UNRWA is firmly in denial about the curriculum it teaches. But those who finance UNRWA should not be. In 2017, the US gave $364 million, equivalent to a third of the UNRWA budget. The EU came in second at $143m. Germany followed at $76m. Then Sweden at $61m. and the UK at $60m. (Saudi Arabia and the Gulf states combined represented just 7% of UNRWA’s budget). These countries are receiving a damaging return on their very significant investment.

After all, the benchmarks are clear. The UN has a roadmap for UNRWA. Through another of its bodies, UNESCO, several resolutions have set out clear standards on textbooks. They are expected to promote peace and tolerance. They are mandated to encourage respect for the “other” and peacemaking as the tool for resolving conflict and gender inequality. They are to include unbiased information and exclude hateful material.

The new PA curriculum fails miserably on every count. It fails to respect tolerance, nor is there any understanding toward the Israeli and Western “other.” Instead, there is demonization. The principle of “no hate” is thoroughly rejected – the curriculum is packed with wording, imagery and ideology likely to create prejudices, misconceptions, stereotypes, misunderstandings, mistrust, racial and national hatred, and religious bigotry.

And by no measure can the information presented in the curriculum be viewed as unbiased. In fact, students are indoctrinated, with the world divided into a Manichean paradigm, a simplistic binary choice between good and evil. There is little or no complexity, empathy or real understanding of historical development. As for gender equality, while some secular topics in the curriculum include respect for women’s choice, in the religious and jihadist elements, women are not equal in life, only in their value as martyrs in death.

At last week’s European Parliament plenary session to discuss UNRWA, commissioner Johannes Hahn said that “The European Union is convinced that the two-state solution is the only possible answer if we want to achieve lasting peace in the Middle East.”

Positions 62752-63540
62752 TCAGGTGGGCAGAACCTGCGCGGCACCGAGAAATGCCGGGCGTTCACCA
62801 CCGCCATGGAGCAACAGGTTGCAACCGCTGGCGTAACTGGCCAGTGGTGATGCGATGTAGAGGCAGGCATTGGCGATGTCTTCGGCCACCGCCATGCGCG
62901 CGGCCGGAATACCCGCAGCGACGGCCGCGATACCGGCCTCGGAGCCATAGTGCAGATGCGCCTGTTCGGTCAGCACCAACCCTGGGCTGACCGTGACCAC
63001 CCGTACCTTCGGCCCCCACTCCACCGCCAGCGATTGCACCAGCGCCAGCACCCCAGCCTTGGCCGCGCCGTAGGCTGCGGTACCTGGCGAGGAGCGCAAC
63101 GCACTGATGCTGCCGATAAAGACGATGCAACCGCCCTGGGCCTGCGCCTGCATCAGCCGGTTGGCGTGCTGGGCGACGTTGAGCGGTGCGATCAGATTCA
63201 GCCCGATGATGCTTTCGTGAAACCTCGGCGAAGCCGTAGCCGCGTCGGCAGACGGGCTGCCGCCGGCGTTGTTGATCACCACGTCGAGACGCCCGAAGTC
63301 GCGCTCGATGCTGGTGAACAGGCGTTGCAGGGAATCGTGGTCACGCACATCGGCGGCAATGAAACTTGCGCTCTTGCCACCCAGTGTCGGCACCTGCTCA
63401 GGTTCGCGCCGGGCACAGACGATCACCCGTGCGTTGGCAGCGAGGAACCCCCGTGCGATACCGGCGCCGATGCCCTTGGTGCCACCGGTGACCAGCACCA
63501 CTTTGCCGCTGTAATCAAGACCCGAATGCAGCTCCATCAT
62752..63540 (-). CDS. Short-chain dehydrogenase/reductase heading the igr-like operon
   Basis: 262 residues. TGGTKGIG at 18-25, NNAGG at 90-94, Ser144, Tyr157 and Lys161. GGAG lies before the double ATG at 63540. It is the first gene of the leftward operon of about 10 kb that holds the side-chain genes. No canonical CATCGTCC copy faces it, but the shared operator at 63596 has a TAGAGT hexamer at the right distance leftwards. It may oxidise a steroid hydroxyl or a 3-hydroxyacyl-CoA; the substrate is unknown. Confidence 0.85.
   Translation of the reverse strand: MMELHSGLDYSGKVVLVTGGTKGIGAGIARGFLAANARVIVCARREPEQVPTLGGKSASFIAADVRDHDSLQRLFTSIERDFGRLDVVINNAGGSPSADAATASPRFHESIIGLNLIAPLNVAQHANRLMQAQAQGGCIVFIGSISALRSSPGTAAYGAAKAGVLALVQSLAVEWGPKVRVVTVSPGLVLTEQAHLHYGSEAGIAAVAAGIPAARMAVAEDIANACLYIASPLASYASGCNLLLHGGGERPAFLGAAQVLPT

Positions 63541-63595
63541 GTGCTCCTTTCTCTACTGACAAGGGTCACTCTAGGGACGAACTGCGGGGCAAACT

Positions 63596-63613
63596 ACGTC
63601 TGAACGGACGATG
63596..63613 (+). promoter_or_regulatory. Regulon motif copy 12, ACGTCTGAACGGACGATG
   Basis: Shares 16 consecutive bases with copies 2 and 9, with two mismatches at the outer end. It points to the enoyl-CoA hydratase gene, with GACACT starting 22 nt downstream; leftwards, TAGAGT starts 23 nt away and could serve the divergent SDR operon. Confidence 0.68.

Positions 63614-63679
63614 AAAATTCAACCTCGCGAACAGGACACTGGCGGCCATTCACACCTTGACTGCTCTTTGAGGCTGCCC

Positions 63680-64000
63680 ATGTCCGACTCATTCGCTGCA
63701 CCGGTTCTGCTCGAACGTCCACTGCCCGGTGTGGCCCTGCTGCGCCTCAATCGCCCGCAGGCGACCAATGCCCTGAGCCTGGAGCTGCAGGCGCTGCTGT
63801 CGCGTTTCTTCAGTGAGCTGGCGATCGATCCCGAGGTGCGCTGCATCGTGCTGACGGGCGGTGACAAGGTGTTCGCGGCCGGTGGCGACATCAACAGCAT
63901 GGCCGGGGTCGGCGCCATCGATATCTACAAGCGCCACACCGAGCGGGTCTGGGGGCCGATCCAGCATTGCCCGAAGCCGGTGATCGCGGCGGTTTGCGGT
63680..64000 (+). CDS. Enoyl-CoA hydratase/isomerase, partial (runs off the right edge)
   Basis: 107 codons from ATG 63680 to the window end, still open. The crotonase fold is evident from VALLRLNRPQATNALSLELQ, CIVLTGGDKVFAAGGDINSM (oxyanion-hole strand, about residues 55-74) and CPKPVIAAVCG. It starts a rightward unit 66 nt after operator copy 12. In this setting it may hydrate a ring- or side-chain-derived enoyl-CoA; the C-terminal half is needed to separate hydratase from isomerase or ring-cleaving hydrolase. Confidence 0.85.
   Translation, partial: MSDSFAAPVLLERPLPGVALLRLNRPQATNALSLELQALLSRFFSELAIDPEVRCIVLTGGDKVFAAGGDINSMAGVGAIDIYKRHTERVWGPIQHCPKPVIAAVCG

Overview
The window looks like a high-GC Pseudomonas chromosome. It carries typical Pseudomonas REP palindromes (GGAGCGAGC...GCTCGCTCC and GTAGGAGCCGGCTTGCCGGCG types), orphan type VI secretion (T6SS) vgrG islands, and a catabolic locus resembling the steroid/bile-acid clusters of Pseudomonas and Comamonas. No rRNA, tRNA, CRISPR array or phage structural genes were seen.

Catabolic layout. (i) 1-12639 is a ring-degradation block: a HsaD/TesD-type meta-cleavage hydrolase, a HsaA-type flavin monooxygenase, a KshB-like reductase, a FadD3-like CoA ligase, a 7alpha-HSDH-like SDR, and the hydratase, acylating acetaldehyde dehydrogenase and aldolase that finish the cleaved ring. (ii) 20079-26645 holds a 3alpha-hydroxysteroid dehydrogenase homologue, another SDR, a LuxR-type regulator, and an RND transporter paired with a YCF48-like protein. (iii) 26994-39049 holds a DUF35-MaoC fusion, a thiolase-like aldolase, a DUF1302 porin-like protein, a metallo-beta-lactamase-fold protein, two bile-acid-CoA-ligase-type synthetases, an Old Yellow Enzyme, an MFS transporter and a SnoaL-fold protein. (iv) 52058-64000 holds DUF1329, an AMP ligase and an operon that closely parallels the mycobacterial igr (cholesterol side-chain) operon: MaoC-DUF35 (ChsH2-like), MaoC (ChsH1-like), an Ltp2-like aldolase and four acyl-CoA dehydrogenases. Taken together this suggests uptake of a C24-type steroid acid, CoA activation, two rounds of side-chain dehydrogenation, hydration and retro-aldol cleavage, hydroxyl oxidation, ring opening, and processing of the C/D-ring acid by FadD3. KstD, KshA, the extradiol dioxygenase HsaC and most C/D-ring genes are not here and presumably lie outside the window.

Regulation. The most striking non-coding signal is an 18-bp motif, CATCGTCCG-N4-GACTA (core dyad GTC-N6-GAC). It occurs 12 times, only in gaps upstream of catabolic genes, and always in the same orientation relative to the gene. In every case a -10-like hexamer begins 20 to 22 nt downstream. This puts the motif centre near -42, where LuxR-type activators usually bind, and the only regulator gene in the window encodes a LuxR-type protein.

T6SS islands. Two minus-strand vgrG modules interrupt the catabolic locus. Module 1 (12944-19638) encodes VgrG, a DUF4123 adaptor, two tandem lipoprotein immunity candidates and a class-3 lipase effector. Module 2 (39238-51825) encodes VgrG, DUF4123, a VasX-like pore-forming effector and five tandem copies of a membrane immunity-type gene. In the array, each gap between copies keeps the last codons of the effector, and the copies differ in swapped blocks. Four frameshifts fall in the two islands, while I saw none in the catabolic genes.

Absolutely. But with respect to that most important of UNESCO standards – peacemaking as the way to resolve conflict – the PA curriculum rejects negotiations with Israel to achieve Palestinian statehood. According to the textbooks being read by half a million Palestinian children, the only solution available is victory via resistance, jihad, radical Islamism and defeating Israel once and for all.

Outside the plenary session itself, in the flowery-carpeted bar where legislators, staff and lobbyists mingle, a ray of hope could be found. Some parliamentary members were openly challenging the work of UNRWA. Meanwhile, several legislators from the centrist and liberal factions were also quietly questioning the UNRWA approach. For many in the European mainstream, openly challenging UNRWA remains a step too far. But this must quickly change, for the sake of the very people UNRWA is mandated to help. UNRWA is a vital UN agency providing essential services to Palestinians. But right now, it is betraying itself, its donors and most importantly, the 500,000 Palestinian children it serves.

The author is CEO of IMPACT-se.